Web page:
After staying mysteriously quiet on all things royal for a month or longer, Camilla Tominey has a curious and neo-colonialist piece in the Telegraph this week. While it includes one jab at the Duke and Duchess of Sussex, it’s mostly about how the old British Empire has fallen apart at the seams and many countries are either hostile to the British monarchy or completely apathetic towards them. She basically listed a handful of countries and described whether they’re “still loyal” or whether relations are “tricky” or “hostile.” Some highlights:

Canada is tricky: Republican sympathy has also been simmering away in Canada, despite Canadian Prime Minister Justin Trudeau’s pro-monarchy stance, particularly among young Canadians. Trudeau’s Millennial and Gen-Z supporters would like him to press ahead with a referendum to create a Republic of Canada, with polls suggesting that a majority of the electorate would support the replacement of constitutional monarchy by an elected president, although only the separatist Bloc Québécois has actually proposed and voted for abolition in the Canadian parliament.

Canada’s First Nations people: First Nations people have called on the King to renounce the Doctrine of Discovery, the law they claim sanctioned “the colonial possession of Indigenous lands and has justified violence against Indigenous people”. Any imminent royal visit to Canada is inevitably going to have to address this as well as the as yet unsubstantiated claim that indigenous school children were killed and placed in mass graves as part of a “genocidal” plan devised by John A. MacDonald, Canada’s first prime minister. With the Liberals threatening to make it a hate crime to “deny” this alleged mass murder took place – despite there being no supporting evidence of it whatsoever – Canada could prove to be an exceptionally difficult royal nut to crack.

Tominey lists The Bahamas as “hostile”: No sooner had William and Kate arrived in the Caribbean for an eight-day visit in March last year than the Bahamas National Reparations Committee had demanded an apology for slavery. In what was later dubbed a “PR disaster” for the couple, the Caribbean charm offensive was knocked off course by repeated calls for reparations from the Royal family and British Government. In an open letter, the committee wrote: “The people of The Bahamas have been left holding the bag for much of the cost of this extravagant trip. Why are we footing the bill for the benefit of a regime whose rise to ‘greatness’ was fueled by the extinction, enslavement, colonisation, and degradation of the people of this land? Why are we being made to pay again?” Any return to the Bahamas is likely to face a similarly frosty response.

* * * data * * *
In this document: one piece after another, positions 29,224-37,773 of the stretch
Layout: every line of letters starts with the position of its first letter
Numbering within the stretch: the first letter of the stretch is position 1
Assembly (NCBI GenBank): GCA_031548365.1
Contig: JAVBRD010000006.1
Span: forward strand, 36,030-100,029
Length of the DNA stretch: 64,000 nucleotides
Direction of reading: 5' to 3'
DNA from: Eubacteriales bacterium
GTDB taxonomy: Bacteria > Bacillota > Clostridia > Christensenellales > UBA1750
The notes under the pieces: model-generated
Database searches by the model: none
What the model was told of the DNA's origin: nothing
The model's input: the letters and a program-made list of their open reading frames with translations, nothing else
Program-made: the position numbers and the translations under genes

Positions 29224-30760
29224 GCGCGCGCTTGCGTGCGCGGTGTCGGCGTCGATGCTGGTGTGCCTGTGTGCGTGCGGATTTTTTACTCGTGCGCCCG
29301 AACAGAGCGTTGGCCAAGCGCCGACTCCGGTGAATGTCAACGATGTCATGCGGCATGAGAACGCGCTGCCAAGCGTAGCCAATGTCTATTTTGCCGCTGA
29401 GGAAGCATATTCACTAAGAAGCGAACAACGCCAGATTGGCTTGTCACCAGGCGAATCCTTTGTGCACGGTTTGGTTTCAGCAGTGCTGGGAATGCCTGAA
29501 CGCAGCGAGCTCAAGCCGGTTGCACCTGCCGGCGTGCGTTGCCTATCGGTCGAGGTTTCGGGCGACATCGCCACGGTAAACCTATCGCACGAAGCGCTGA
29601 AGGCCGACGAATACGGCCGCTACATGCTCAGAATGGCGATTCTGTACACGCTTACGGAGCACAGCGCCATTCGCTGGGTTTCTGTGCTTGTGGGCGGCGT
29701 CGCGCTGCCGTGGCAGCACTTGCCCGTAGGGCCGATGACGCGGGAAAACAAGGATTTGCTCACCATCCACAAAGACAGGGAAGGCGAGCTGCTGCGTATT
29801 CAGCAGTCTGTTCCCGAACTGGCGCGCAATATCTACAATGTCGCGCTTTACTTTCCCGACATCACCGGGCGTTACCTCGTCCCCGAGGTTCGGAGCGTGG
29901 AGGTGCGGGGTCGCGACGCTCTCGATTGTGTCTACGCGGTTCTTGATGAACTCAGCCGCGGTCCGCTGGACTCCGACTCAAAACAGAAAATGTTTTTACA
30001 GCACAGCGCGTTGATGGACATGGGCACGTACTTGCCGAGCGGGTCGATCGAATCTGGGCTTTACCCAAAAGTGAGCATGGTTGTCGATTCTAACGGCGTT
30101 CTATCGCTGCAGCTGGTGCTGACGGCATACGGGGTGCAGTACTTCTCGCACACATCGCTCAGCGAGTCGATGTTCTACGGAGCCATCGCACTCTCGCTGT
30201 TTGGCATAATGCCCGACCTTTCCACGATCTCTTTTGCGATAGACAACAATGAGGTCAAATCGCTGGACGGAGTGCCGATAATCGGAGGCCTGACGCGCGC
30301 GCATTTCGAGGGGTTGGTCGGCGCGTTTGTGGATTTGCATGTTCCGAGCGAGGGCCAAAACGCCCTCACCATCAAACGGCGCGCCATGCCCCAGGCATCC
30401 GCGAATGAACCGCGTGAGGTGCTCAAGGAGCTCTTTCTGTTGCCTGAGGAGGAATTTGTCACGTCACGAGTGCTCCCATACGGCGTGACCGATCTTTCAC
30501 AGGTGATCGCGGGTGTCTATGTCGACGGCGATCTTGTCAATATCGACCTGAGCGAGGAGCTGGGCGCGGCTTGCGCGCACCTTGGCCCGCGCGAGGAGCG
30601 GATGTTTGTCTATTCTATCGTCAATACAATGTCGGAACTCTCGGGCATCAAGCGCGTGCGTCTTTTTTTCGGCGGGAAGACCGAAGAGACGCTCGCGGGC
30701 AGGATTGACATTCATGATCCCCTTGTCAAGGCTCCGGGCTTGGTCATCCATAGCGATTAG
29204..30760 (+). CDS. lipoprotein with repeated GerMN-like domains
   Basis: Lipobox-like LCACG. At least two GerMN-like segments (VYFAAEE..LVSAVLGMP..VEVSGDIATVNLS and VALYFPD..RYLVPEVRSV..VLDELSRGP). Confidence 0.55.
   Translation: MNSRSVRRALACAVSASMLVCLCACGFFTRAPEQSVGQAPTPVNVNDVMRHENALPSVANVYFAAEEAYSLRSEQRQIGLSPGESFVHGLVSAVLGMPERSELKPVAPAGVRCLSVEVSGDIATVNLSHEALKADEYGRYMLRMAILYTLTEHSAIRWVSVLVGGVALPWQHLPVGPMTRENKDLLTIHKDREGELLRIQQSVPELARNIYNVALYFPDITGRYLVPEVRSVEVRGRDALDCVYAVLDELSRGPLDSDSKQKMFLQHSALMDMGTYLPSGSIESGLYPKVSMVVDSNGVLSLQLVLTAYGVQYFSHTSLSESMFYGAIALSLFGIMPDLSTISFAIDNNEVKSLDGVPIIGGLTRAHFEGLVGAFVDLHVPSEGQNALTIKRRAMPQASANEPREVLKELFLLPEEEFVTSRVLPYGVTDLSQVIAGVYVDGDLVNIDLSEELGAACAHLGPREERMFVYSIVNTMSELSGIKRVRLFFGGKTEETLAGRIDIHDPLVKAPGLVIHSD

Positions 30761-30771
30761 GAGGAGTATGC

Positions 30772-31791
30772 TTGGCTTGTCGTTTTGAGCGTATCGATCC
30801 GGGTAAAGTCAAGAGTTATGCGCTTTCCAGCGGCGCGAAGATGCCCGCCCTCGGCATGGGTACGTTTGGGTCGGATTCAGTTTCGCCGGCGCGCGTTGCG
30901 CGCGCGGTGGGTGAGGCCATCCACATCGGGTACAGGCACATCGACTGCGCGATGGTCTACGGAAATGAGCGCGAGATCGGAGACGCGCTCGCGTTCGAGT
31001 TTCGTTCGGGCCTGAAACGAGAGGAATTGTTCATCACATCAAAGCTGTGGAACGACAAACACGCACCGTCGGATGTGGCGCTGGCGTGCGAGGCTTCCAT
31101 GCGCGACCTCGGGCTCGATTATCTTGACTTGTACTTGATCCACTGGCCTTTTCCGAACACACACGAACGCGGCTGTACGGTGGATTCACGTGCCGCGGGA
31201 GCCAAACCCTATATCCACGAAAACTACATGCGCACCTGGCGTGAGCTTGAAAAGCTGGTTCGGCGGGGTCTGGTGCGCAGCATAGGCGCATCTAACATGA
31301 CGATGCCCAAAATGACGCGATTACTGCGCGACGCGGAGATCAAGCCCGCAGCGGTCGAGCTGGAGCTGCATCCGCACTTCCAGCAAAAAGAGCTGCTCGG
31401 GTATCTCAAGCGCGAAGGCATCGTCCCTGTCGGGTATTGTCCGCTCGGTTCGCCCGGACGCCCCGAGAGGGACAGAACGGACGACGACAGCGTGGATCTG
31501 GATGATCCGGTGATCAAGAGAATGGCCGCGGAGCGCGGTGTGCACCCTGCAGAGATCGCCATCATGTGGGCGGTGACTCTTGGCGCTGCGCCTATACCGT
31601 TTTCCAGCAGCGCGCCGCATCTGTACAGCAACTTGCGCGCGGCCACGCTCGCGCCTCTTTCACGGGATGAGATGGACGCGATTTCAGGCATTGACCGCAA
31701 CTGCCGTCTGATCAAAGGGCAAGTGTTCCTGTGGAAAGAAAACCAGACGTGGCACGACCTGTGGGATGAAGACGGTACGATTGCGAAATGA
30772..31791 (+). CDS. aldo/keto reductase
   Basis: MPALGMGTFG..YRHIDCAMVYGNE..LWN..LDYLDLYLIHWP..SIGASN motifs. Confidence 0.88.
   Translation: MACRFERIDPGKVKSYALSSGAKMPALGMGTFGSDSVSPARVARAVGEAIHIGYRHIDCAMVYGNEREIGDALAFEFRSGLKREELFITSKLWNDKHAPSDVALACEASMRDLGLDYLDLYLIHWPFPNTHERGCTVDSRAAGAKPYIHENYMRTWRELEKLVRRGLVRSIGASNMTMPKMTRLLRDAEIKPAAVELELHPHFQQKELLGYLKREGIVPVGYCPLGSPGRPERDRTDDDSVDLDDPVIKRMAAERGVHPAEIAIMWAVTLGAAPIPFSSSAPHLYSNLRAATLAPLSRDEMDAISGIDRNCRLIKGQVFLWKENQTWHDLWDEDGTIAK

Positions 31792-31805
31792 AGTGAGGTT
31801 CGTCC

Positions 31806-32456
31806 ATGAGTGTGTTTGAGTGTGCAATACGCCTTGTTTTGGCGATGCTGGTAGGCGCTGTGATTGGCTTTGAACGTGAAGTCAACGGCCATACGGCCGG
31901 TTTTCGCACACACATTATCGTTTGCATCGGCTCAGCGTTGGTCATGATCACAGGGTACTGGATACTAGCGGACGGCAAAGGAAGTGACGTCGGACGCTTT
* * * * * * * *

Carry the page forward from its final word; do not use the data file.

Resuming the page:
Jamaica is listed as “hostile” as well: William and Kate were met with a lukewarm welcome when they touched down in Kingston to tour Bob Marley’s old neighbourhood of Trench Town, only to be told: “We see no reason to celebrate 70 years of the ascension of your grandmother to the British throne because her leadership, and that of her predecessors, has perpetuated the greatest human rights tragedy in the history of humankind.”

Belize is listed as hostile: William and Kate’s visit to the central American Commonwealth country didn’t get off to the best start when they were forced to cancel their first engagement following opposition from villagers who cited a range of issues including objections to their helicopter landing site. The couple were scheduled to tour a cacao farm in the Maya Mountains but had to divert after residents in the Indian Creek area complained to Flora and Fauna International, a conservation organisation of which William is a royal patron. Amid reports tensions had mounted over the “meaning of consent in the context of communal land rights, rights to lands that were expunged in the colonial period by the British”, the chair of Indian Creek village, Sebastian Shol, told journalists: “We don’t want them to land on our land, that’s the message that we want to send. They could land anywhere, but not on our land.”

The woke royals: Even the wokest royals can run into trouble overseas. When the Duke and Duchess of Sussex toured South Africa in 2019 they were criticised for their insensitivity after Meghan opined to ITV’s Tom Bradby: “Not many people have asked if I’m okay” after visiting a township of the world’s poorest people.

[From The Telegraph]

She couldn’t help herself with that line about Meghan, who was at the time only five months postpartum and about six months from the darkest moment of her life (when she was suicidal), having been targeted by one of the most disgusting national hate campaigns for more than a year. I guess Tominey missed the fact that Meghan and Harry’s African tour was successful, as was their South Pacific Tour the year before. Meghan and Harry were the international assets to the institution, and the Commonwealth countries watched as the first woman of color in the royal family was smeared, denigrated, harassed, tormented and exiled. That’s a factor here as well, it was a real turning point for many people who had previously been supportive or lukewarm about the crown. As for William and Kate leaving a legacy of hostility to the crown in every Caribbean nation they visited in 2022… lol. God, their Caribbean Flop Tour was amazing, just flop after flop after flop. It went so badly that all of the countries they visited are all going to ghost the crown.

Photos courtesy of Instar, Backgrid.

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